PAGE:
How Would Graphic Designers Represent Themselves Through Afrofuturism?
Content by | Cover Illustrated by Terrence Moline
What is Afrofuturism?
Afrofuturist author Ytasha Womack describes Afrofuturism as “combining elements of science fiction, historical fiction, speculative fiction, fantasy, Afrocentricity, and magic realism with non-Western beliefs…a re-envisioning of the past and speculation about the future with cultural critiques.”
Despite being coined in 1994 by Mark Dery, the word has an extensive lineage.
Reynaldo Anderson, a professor who set the groundwork for Afrofuturist literature, explains Afrofuturism’s origins in the speculative fiction genre.
Older Visual Artists Who Would be Considered Afrofuturists
A go-to example of Afrofuturism is the leader and founder of Parliament-Funkadelic, George Clinton. Graphic artist Pedro Bell, is behind the group’s album art. His stylized album covers were influenced by comic books, surrealism, and outsider art; which allowed him to turn them into remarkable works that are still memorable today.
In the mid-1980s, emcee, graffiti writer, sculptural artist Rammellzee would have been considered an Afrofuturist. He formulated his own visual language called “Gothic Futurism”. He envisioned his own perspective on hip-hop language, music, art, and sound.
In various areas of design, Afrofuturism’s presence is growing, from the Brutalist-inspired African architecture to the West African-inspired typography in Black Panther. In addition, a German media art platform has created an Afrofuturism exhibition: Afro-Tech and the Future of Re-invention. This includes a magazine with its own typeface. Afrofuturism holds much value in graphic design history and deserves acknowledgment.
Afrofuturistic artists take part in their own interdisciplinary research by developing new processes and envisioning methods by which black people can actualize themselves. Contemporary artists are forming their own ideas about Afrofuturism, enhancing “intersectional perspectives” as opposed to Eurocentric ideals that operate over “universal truths”. Just like how a designer creates out of a process, these artists imagine new spaces of thought that allow Afrofuturism to flourish.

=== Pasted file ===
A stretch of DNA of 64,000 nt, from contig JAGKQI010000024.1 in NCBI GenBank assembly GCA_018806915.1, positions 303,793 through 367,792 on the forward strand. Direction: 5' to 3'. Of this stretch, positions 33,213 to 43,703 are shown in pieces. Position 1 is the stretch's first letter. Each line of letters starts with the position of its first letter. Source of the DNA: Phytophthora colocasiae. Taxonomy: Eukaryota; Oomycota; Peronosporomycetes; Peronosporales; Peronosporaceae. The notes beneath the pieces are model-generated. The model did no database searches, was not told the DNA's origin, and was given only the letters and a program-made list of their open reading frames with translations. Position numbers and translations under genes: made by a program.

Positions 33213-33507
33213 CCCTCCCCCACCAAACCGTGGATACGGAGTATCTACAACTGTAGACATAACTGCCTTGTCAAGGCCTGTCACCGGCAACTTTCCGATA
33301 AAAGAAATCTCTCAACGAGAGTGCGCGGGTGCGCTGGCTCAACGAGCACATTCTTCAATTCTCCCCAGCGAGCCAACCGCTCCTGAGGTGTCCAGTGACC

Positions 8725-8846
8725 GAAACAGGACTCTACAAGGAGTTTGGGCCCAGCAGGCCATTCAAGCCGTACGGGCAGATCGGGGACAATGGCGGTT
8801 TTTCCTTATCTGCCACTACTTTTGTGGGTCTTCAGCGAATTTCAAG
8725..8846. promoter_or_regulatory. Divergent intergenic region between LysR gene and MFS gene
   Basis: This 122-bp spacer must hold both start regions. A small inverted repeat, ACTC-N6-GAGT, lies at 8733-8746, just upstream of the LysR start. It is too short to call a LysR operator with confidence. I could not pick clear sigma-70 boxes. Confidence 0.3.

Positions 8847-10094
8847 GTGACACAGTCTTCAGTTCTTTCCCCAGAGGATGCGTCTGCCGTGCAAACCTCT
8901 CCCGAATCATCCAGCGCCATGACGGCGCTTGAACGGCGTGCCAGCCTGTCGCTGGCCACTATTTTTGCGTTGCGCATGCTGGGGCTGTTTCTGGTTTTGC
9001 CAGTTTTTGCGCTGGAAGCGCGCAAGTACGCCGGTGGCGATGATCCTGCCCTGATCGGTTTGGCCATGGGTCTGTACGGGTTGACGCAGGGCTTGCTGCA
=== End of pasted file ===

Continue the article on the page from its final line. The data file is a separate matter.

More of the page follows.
Known for her “Distant Relatives: Familiar Faces” series, Jessi Jumanji is a prime example of Afrofuturist art and design. She combines her awareness of African history, black pop culture, nature, and cosmology. To her, knowledge of self is the link to our historical significance and belonging.
Design Research for the Future
Mixed media artist Adam Pendleton, created the Black Dada Reader, a collaged book that reimagines the Dada movement with black aesthetics. For example, he references Sun Ra to Stokely Carmichael. The book channels Pendleton’s Black Dada theory about making ‘radical juxtapositions’ between European Dadaism and The Black Arts Movement. He used these breaks in logic and history to bring people together.
Ultimately, this is why I created my blog, Afrovisualism. I write and post curated content on Graphic Design, Visual Art, and Black Aesthetics. The purpose of Afrovisualism is to give context on how we engage with black visual culture.